Eric Deggans

Eric Deggans is NPR's first full-time TV critic.

Deggans came to NPR in 2013 from the Tampa Bay Times, where he served a TV/Media Critic and in other roles for nearly 20 years. A journalist for more than 20 years, he is also the author of Race-Baiter: How the Media Wields Dangerous Words to Divide a Nation, a look at how prejudice, racism and sexism fuels some elements of modern media, published in October 2012, by Palgrave Macmillan.

Deggans is also currently a media analyst/contributor for MSNBC and NBC News. In August 2013, he guest hosted CNN's media analysis show Reliable Sources, joining a select group of journalists and media critics filling in for departed host Howard Kurtz. The same month, Deggans was awarded the Florida Press Club's first-ever Diversity award, honoring his coverage of issues involving race and media. He received the Legacy award from the National Association of Black Journalists' A&E Task Force, an honor bestowed to "seasoned A&E journalists who are at the top of their careers." And in 2019, he was named winner of the American Sociological Association's Excellence in the Reporting of Social Justice Issues Award.

In 2019, Deggans served as the first African American chairman of the board of educators, journalists and media experts who select the George Foster Peabody Awards for excellence in electronic media.

He also has joined a prestigious group of contributors to the first ethics book created in conjunction with the Poynter Institute for Media Studies for journalism's digital age: The New Ethics of Journalism, published in August 2013, by Sage/CQ Press.

From 2004 to 2005, Deggans sat on the then-St. Petersburg Times editorial board and wrote bylined opinion columns. From 1997 to 2004, he worked as TV critic for the Times, crafting reviews, news stories and long-range trend pieces on the state of the media industry both locally and nationally. He originally joined the paper as its pop music critic in November 1995. He has worked at the Asbury Park Press in New Jersey and both the Pittsburgh Post-Gazette and Pittsburgh Press newspapers in Pennsylvania.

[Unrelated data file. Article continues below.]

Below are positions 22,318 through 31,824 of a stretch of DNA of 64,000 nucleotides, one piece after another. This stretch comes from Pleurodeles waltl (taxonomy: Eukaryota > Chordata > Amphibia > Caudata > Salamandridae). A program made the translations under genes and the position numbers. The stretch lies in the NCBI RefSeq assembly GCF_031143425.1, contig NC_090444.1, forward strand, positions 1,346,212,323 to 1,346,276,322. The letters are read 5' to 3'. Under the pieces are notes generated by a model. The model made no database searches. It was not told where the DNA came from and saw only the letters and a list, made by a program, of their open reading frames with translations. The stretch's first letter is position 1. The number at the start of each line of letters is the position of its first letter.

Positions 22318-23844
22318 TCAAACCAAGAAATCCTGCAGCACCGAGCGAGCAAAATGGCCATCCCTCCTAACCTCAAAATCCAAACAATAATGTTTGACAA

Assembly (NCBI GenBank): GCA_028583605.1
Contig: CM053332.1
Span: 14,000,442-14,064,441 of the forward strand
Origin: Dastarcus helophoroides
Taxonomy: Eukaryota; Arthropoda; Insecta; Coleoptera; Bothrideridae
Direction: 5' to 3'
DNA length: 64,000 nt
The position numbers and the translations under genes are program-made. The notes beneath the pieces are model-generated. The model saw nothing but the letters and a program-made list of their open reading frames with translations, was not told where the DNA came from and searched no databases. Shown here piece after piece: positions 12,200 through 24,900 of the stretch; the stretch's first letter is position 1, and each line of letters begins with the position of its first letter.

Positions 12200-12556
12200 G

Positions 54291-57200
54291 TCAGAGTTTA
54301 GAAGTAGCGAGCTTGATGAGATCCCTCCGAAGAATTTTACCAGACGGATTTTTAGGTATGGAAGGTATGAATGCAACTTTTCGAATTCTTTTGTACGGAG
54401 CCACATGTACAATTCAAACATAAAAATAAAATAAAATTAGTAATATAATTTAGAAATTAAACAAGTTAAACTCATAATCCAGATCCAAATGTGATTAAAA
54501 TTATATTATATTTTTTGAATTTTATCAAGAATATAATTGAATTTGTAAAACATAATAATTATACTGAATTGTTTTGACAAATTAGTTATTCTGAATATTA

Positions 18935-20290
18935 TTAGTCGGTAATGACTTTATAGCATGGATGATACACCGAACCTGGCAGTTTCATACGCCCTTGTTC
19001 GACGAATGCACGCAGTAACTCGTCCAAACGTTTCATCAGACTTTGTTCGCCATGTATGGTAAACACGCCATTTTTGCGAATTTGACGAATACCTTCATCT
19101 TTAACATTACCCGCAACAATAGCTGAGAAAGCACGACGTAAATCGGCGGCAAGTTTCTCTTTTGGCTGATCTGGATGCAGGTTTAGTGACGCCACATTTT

Now serving as chair of the Media Monitoring Committee for the National Association of Black Journalists, he has also served on the board of directors for the national Television Critics Association and on the board of the Mid-Florida Society of Professional Journalists.

Additionally, he worked as a professional drummer in the 1980s, touring and performing with Motown recording artists The Voyage Band throughout the Midwest and in Osaka, Japan. He continues to perform with area bands and recording artists as a drummer, bassist and vocalist.

Deggans earned a Bachelor of Arts in political science and journalism from Indiana University.

Tim Conway built a career playing goofballs who rarely took center stage — but he often helped turn good television shows into TV classics. The comic actor, who appeared on shows ranging from The Carol Burnett Show to SpongeBob SquarePants, died Tuesday morning, May 14. The cause was complications from a long illness, according to his representative, Howard Bragman. He was 85.

Hundreds and hundreds of series air every year. They are good and they are lousy; they are new and they are old. There's too much television for a comprehensive ranking, so Glen Weldon, Linda Holmes and Eric Deggans round up 16 of their favorite shows from 2018.

The Americans (FX)

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HBO's Leaving Neverland is ultimately a tribute to the power of personal testimony.

Over four hours, the film slowly excavates the stories of James Safechuck and Wade Robson. The two men each met Michael Jackson as children in the 1980s and allege the pop star sexually abused them for years while showering their families with attention and gifts.

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Michael Cohen named names from the Trump Organization during his public testimony before Congress. And now lawmakers have questions for those people.

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